DDG’s imminent path to rap stardom is found on his mixtape Die 4 Respect. Helmed by production from the Grammy Award-nominated and legend OG Parker, a sound is developed as DDG establishes his own style of rap. Though the current star of the show is the pop-based TikTok track “Impatient” with Coi Leray, Die 4 Respect is loaded with so many hidden smashes outside of the previously released “Rule #1” featuring Lil Yachty, “Money Long” with 42 Dugg and of course, the platinum-certified “Moonwalking In Calabasas.” The melodic “Hakuna Matata” is a storytelling number about what it took to get out of his hometown of Pontiac, Michigan and “Let em Go” is the tale of how it goes when fame hits. At this point, it’s hard to deny DDG’s artistry. If you’re reading this, it’s probably not too late to give Die 4 Respect a spin. – Cherise Johnson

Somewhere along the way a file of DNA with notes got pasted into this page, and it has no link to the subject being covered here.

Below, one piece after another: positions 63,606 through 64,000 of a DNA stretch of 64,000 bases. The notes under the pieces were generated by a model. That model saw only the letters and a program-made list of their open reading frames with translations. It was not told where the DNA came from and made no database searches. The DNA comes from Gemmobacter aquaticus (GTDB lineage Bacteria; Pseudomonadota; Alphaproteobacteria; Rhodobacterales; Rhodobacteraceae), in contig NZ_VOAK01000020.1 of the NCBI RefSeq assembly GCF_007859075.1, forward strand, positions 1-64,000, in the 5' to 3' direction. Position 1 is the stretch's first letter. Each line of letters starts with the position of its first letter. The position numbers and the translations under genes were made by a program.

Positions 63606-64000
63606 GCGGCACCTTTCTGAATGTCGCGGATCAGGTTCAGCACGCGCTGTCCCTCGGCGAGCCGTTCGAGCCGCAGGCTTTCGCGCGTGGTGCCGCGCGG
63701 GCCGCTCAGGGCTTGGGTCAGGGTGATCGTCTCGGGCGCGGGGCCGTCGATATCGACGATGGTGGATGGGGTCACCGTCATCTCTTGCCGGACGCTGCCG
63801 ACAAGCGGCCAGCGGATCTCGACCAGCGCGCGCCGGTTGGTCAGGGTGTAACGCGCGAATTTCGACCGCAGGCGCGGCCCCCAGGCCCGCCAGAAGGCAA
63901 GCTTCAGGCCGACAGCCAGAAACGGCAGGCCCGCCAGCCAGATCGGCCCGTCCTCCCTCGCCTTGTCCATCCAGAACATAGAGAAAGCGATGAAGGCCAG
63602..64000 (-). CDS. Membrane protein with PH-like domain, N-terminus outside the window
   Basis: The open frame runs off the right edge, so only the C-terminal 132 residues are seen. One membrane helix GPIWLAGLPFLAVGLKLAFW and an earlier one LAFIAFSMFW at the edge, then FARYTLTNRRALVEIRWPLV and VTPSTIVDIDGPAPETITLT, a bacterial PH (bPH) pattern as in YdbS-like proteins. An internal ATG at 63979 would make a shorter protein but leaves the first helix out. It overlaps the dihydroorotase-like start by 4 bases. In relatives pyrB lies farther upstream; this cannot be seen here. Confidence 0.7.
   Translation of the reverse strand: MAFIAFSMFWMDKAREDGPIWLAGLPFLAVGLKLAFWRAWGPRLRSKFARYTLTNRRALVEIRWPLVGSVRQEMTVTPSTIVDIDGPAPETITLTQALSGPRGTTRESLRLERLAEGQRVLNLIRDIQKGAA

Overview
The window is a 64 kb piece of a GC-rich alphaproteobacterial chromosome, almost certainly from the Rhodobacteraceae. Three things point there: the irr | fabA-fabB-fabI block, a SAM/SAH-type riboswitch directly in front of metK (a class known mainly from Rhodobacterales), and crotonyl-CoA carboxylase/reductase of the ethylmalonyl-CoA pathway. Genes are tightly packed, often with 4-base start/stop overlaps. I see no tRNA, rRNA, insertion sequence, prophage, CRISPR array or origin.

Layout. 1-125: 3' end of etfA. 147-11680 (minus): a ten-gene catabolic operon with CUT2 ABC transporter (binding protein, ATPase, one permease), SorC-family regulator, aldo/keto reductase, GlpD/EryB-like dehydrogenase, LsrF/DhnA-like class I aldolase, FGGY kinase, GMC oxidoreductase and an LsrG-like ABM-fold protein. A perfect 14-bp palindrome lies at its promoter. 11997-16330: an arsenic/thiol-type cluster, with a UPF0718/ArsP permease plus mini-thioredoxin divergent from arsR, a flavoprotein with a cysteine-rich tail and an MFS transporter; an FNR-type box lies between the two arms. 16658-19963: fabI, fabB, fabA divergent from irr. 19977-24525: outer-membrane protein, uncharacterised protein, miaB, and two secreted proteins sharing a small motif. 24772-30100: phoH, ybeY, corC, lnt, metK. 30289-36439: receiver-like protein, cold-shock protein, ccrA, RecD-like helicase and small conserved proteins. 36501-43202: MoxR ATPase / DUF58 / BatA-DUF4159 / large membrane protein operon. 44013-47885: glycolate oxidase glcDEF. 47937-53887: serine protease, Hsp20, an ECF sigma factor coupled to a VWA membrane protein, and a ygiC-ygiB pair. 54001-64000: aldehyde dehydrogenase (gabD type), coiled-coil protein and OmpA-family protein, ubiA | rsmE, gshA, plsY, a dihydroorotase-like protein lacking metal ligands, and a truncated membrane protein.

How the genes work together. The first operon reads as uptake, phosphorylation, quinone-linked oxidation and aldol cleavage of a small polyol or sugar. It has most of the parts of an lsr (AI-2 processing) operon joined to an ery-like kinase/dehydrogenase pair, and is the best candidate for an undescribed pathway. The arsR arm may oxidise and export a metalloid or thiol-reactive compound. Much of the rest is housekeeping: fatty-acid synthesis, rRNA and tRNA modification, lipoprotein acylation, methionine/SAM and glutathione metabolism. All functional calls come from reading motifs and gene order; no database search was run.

Girl In Red – If I Could Make It Go Quiet

AWAL Recordings

Girl In Red may have gotten her start writing gentle pop songs in her bedroom, but with her debut album If I Could Make It Go Quiet, the Norwegian songwriter positions herself as a major indie pop contender. Altering between heartbreak and horniness, the album boasts smoldering hooks and towering choruses that sometimes veer into pop-punk territory. Her cutting-edge alt-pop songs about queer relationships have even made the question “Do you listen to girl in red?” become a discrete way to find out if a crush is gay. – C.D.

Guapdad 4000 – 1176

Guapdad 4000